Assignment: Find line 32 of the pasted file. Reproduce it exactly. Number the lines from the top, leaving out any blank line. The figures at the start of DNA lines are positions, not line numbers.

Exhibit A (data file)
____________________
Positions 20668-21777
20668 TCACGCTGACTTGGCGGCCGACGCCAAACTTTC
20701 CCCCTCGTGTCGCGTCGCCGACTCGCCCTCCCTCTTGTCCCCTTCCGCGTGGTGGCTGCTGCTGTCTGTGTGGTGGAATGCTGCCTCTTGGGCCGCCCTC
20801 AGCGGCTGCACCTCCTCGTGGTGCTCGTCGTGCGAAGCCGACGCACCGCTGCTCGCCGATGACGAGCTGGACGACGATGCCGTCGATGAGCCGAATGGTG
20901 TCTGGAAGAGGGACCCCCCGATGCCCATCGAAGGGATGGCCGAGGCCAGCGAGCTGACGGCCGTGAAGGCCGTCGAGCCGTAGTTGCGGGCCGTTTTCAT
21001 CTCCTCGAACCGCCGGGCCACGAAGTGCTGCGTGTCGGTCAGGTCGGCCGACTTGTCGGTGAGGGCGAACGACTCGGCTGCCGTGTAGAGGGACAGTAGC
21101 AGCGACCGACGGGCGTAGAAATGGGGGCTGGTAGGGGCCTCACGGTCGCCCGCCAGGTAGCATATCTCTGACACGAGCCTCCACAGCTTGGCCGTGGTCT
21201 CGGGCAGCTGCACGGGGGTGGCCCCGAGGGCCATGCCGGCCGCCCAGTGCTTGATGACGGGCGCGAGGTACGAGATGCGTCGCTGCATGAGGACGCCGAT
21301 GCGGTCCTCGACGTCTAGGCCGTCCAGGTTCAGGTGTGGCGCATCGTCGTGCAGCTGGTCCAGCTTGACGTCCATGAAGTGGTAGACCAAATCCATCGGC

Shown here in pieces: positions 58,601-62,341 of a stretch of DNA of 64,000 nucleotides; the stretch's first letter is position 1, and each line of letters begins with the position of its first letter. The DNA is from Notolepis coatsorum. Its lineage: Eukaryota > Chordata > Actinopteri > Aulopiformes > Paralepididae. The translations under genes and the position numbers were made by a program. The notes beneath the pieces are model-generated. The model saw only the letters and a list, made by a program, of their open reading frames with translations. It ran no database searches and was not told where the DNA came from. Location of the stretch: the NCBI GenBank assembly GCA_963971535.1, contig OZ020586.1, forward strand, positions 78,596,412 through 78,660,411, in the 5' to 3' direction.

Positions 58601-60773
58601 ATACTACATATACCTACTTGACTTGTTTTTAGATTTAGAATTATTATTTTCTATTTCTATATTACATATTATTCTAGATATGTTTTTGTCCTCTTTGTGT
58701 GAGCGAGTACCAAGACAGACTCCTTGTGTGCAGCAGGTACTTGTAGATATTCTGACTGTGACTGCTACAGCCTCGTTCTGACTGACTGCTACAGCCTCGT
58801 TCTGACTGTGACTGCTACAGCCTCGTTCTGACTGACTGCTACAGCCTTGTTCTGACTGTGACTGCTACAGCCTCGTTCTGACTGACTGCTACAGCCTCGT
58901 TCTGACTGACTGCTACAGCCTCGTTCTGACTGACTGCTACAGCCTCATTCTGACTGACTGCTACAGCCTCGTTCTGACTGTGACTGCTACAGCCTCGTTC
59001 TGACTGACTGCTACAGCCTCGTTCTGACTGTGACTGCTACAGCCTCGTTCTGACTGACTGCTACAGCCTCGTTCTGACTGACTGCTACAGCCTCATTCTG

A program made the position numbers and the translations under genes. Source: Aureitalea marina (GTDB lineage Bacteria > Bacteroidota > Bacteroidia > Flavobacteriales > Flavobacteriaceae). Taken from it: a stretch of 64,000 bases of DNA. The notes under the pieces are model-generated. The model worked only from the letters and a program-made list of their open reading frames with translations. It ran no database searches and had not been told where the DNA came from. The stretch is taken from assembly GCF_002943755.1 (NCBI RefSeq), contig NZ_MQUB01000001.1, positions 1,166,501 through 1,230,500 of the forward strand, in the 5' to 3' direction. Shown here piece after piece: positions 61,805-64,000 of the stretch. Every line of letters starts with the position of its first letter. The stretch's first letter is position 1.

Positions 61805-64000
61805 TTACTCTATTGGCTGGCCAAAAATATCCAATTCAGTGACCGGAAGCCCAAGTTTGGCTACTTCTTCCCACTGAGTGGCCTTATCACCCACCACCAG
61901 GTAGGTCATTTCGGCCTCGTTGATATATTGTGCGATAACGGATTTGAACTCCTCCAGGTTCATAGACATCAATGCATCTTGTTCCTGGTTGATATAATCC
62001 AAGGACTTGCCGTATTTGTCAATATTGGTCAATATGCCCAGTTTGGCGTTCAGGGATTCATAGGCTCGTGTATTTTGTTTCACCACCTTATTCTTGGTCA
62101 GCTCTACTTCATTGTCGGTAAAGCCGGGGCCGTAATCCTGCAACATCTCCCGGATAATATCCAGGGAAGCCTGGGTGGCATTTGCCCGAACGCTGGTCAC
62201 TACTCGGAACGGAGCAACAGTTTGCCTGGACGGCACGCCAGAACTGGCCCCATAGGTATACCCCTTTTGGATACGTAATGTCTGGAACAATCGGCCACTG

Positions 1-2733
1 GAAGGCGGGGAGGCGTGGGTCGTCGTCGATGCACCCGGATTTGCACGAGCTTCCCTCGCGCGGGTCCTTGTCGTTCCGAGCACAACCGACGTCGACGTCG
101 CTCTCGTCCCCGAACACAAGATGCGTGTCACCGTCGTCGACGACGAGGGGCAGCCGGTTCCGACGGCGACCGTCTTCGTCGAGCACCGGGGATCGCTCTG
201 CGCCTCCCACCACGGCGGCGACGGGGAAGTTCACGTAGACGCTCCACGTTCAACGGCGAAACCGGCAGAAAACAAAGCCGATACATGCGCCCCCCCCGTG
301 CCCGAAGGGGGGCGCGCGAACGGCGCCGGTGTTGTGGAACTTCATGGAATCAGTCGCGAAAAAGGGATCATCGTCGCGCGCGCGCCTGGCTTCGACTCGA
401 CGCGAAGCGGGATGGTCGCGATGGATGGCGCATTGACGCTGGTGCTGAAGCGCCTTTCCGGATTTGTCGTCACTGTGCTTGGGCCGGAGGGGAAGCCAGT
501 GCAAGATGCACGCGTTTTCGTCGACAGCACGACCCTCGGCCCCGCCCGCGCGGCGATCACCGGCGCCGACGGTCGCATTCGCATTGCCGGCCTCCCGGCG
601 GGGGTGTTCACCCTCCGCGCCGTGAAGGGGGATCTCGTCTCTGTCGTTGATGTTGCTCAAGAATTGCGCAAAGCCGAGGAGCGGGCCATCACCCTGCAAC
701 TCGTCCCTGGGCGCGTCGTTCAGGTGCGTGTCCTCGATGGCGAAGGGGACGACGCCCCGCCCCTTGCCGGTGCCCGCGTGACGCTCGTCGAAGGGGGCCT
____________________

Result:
701 TCGTCCCTGGGCGCGTCGTTCAGGTGCGTGTCCTCGATGGCGAAGGGGACGACGCCCCGCCCCTTGCCGGTGCCCGCGTGACGCTCGTCGAAGGGGGCCT